Trump’s behavior leading up to the election does little to help in the fight for women’s equality. His sexist comments—insults to Carly Fiorina and crass sexually charged comments about women, for example—sets a disgusting and disturbing example for the nation. His win does not overlook the numerous degrading comments that he has amassed over the years. If the very President is hard-pressed in respecting half our country, why is it even remotely surprising that people have questioned his character?
Obviously, we cannot judge a candidate by solely on his/her proposed social policies, but in my opinion, they provide the most fundamental framework to any political and economic propositions. Furthermore, they establish priorities: what the candidate values and does not value. The individual is the most rudimentary aspect of an entire society, so it seems natural and pragmatic to ensure the aforementioned groups’ basic liberties and their equality in order for them to more effectively contribute to the whole; anything otherwise, to me, is counterproductive to the nation’s growth. Brushing that aside, treating everybody with respect regardless of race, gender, sexual orientation and identity, and other characteristics is just the mark of a decent human being.
But this is only the beginning. We still have to wait for the year to pass and for January to rear its head. Whether you are waiting with open arms or with terrified eyes does not change the results, but we should not let the results change us. Sure, you can become more well-versed in politics and be an informed voter the next time any election or referendum, be it local, state, or national, comes around, but that shouldn’t give us an excuse to turn on each other based on for whom people voted.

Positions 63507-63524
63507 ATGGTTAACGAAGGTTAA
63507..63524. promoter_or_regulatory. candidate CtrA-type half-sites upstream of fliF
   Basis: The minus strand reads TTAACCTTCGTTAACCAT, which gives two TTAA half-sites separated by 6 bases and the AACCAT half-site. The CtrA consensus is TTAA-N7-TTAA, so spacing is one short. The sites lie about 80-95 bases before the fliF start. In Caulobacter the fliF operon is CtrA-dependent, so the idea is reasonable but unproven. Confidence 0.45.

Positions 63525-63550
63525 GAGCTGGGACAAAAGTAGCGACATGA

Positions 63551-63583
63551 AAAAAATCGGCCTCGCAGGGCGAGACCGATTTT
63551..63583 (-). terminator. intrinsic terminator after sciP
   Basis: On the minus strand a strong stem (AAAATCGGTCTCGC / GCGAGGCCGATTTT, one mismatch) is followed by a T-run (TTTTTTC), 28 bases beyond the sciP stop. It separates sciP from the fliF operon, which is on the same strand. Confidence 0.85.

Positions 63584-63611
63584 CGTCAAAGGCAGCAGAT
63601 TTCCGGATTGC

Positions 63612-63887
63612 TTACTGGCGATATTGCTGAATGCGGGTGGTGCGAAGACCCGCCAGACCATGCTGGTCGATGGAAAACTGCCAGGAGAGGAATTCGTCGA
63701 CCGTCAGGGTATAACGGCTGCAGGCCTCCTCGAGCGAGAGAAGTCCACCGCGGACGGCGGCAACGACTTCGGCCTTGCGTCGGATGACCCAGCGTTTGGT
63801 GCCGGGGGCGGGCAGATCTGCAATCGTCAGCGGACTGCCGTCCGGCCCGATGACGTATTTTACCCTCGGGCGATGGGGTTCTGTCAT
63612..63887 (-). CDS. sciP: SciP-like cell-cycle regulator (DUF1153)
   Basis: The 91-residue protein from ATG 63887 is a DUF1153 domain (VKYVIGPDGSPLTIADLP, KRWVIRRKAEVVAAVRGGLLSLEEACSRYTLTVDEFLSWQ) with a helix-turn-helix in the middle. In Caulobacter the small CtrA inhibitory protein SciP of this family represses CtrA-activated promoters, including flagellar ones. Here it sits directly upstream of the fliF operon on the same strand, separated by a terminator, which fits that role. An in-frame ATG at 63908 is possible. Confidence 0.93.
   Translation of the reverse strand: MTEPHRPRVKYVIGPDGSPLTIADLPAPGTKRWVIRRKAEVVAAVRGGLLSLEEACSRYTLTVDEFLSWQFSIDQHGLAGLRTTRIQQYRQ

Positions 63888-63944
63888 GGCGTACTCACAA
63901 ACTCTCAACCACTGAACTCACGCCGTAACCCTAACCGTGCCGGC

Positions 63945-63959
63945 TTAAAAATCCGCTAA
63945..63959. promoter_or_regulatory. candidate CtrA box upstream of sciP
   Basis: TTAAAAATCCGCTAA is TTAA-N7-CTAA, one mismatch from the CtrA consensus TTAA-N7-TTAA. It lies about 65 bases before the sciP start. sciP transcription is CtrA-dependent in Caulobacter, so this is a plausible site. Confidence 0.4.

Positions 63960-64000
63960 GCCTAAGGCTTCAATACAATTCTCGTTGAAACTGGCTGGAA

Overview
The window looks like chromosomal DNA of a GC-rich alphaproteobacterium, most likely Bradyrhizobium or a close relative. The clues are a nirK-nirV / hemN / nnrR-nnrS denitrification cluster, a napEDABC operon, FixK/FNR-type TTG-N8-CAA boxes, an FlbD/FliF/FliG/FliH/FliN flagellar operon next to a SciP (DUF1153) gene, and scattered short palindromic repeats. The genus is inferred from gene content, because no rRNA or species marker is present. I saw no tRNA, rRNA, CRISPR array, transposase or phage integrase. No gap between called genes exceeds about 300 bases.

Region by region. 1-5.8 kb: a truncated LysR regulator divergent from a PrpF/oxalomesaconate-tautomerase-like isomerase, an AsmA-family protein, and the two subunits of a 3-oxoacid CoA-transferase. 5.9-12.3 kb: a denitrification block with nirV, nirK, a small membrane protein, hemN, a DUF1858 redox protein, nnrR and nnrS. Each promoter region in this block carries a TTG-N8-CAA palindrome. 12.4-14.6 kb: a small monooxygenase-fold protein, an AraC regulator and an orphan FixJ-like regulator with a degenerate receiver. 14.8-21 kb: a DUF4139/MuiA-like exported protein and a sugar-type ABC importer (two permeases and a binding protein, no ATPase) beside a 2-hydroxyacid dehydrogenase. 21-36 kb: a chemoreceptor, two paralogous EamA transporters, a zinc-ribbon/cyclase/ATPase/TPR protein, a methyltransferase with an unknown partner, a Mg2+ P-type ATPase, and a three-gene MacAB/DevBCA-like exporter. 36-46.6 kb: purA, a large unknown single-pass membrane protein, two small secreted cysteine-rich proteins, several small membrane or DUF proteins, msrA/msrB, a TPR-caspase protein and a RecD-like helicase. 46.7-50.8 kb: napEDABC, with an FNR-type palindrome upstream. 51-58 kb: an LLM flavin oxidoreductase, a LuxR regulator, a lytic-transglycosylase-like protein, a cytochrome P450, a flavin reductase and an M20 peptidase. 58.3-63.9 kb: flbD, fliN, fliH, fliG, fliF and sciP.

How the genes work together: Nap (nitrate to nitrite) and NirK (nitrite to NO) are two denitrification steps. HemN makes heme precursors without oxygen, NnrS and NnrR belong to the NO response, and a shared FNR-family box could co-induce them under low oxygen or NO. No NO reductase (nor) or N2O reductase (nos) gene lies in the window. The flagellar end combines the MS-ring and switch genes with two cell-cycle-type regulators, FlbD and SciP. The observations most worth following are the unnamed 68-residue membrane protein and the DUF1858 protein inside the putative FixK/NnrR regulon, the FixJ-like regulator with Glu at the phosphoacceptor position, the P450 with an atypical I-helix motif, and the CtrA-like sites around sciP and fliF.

In just the last week alone, there have been several instances of hate crimes and violence that were born out of the clash of political ideologies. In Chicago, a video was taken of a 49-year old man being attacked by a group for showing his support for the Republican nominee. Meanwhile, across the country, there have been threats against minority groups such as Muslims that claim that they do not belong in “Trump’s America”. The war between partisan ideals has instilled in America a sentiment of hatred within its inhabitants, leaving us even more fractured than we were.
Ignorance is one hell of a drug, and from my diagnosis, Uncle Sam will keel over from an overdose.
I’m worried. I’m worried about Donald Trump’s mercurial nature and lack of experience. I’m worried that we might be ushering in an era of the “Not-So United States” given our recent treatment of one another. I’m worried that some groups in America might face even more discrimination in the coming years. I’m worried that acceptance and understanding will soon become little more than a pipe dream.
However, this is not some clarion call to arms for Democrats to stampede and steal the White House, quite the contrary. This is the hand that America has dealt, and we need to play this game with the cards that we have. Rather, this is a challenge to the Trump administration: prove me wrong. Prove to those “damn liberals” and “stupid Democrats” that we are moving forward rather than doing the opposite, for if you truly feel affronted by the countless protests to the results, take the high road and show humility. Put my fears to rest. Live up to the name of the very nation you are now leading. Right now, the world has its eyes on you. Prove me—and the country—wrong.